The truth is, there is no straight answer to the question since betta fish can survive and maybe thrive in either scenario, given the right care that you would give.
Whether your betta fish require a filter or not would actually depend on various factors, including the size of your tank size, the kind of care you give to the fish, tank mates, among others.
Some Thoughts to Consider
Caretakers, especially those just beginners, may think it is good to get a bowl or a small tank for their fish since it is affordable. However, this is not true, and you might end up taking care of a sick betta, or worse.
What does this mean? This means before you actually consider buying a filter or not, you really have first to evaluate the advantages and disadvantages of your decision.
Let us start with the natural habitat of a betta fish, which lives in shallow bodies of water, including rice paddies.
The Power of Evolution
During droughts or hot summers, a wild betta can still live with just a little oxygen in a murky puddle for a good period of time. This is because betta fish can evolve, using their ability to get oxygen from the air, which is at the water’s surface. Other fish solely rely on their gills to get oxygen. But not betta fish, which is classified as labyrinth fish, have a labyrinth organ that enables them to breathe air.
Because of their capacity to survive in low oxygenated water, betta fish are recommended for newbie fish caretakers. In fact, many beginners also seek fish, which can be easier to care for than other tropical fish and with less equipment.
Betta Fish Habitats that have Filters
Tanks that are 2.5 gallons and below should not be using a filter because they may end up doing more harm than good. In small tanks, filters may cause strong currents, possibly tossing your fish around and stressing them out.
Bettas are considered not very strong swimmers. In addition, their long fins may further complicate their mobility, especially during currents. Betta fish prefer still water, or at the very least, slow-moving. That way, their natural ecosystem gets replicated. This is one major reason why some people, especially veteran caretakers, recommend unfiltered tanks for betta owners.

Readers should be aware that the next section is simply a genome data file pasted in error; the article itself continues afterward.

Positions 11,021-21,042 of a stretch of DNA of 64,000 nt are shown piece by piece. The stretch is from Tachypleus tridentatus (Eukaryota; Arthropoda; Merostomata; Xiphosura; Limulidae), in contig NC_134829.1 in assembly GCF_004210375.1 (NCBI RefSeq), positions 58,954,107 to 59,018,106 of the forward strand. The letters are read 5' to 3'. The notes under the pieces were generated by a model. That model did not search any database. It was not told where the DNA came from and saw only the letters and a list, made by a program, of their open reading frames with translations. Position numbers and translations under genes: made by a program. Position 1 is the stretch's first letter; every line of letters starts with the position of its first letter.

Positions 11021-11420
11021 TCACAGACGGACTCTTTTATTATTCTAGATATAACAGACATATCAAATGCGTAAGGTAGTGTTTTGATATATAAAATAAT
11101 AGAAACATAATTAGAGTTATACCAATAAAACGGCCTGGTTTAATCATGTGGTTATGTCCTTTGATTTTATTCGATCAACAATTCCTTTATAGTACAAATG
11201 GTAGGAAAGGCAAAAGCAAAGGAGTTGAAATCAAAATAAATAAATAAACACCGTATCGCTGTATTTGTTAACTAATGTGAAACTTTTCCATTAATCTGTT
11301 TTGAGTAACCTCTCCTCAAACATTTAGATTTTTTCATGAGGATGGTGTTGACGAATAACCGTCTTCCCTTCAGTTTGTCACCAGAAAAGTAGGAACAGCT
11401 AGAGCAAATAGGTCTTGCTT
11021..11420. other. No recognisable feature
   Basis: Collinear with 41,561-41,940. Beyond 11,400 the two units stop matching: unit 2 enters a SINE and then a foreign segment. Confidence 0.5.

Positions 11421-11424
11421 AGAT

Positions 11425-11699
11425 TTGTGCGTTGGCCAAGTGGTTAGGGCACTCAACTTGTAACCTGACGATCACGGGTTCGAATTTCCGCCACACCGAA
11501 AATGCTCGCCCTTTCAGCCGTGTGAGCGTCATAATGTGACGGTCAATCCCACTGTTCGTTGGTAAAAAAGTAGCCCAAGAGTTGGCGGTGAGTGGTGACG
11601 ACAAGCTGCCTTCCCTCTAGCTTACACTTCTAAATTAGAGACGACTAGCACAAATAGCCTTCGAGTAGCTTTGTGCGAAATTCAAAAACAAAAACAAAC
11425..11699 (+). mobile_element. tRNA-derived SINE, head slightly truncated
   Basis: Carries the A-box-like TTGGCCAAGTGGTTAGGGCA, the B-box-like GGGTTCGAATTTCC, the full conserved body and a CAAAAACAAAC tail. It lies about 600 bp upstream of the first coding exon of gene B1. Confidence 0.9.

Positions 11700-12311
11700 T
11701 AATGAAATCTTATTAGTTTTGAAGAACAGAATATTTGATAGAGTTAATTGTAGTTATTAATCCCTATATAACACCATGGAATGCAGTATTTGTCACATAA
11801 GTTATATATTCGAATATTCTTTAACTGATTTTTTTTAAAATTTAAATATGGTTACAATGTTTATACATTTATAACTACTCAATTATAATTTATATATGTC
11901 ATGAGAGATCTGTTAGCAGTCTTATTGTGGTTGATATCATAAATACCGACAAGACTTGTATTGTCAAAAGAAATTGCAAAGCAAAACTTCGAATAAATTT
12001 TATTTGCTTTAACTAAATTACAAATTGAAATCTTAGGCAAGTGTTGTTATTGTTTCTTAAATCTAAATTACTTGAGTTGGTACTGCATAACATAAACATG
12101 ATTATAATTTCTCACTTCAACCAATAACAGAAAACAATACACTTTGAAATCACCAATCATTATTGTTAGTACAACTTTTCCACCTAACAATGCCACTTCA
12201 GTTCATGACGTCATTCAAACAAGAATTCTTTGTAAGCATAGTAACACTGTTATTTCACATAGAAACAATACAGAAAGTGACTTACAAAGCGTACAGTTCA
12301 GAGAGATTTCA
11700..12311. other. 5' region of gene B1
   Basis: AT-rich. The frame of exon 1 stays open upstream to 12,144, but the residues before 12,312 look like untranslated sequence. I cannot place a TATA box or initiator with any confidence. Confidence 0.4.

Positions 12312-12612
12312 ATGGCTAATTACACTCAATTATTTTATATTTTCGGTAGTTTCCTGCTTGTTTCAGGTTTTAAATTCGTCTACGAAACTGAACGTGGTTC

The problem with low-volume tanks that are unfiltered is water quality declines quickly. When you have a bigger volume, there is a higher chance water quality will not decline that easily. It is also easier to maintain.
You also have to look for uneaten food and feces as they may result in nitrate, ammonia, and nitrites building up. When they are already in high quantities in your tank’s water, they can make your betta really sick.
In small and unfiltered tanks, another problem is fin and tail rot. That is one of the most frequent ailments in such tanks.
However, you also have to check out against changing the water constantly. Frequent water changes can affect the growth of beneficial microorganisms naturally existing in the water and may stress your betta fish.
Consider 2.5 gallons as your minimum size for your betta fish. The recommended size is 5 gallons or even more. Taking care of your betta fish in an unfiltered tank at 2.5 gallons can actually give you a lot of work.
Unfiltered tanks need between one and two water cycles at around 25 percent weekly. You have to change the water 100 percent per week. But of course, this would also depend on the quality of the tank’s water.
A five-gallon tank with no filter only needs one water cycle per week between 25 and 30 percent of the tank water’s total volume. Once a month, you need to change the water 100 percent.
To check the quality of your water on a real-time basis, you should use test strips.
You should also use test strips to analyze your water parameters in real-time. You can remove the visible uneaten food and poop before using the strips.
Betta Fish with filtered Tanks
Some caretakers prefer putting their betta fish in filtered tanks.
Filtered tanks can help maintain the beneficial bacteria existing naturally in the water while neutralizing ammonia and nitrates. Having a natural ecosystem for betta fish is important to their long-term health and reduces the possibilities of stress and disease.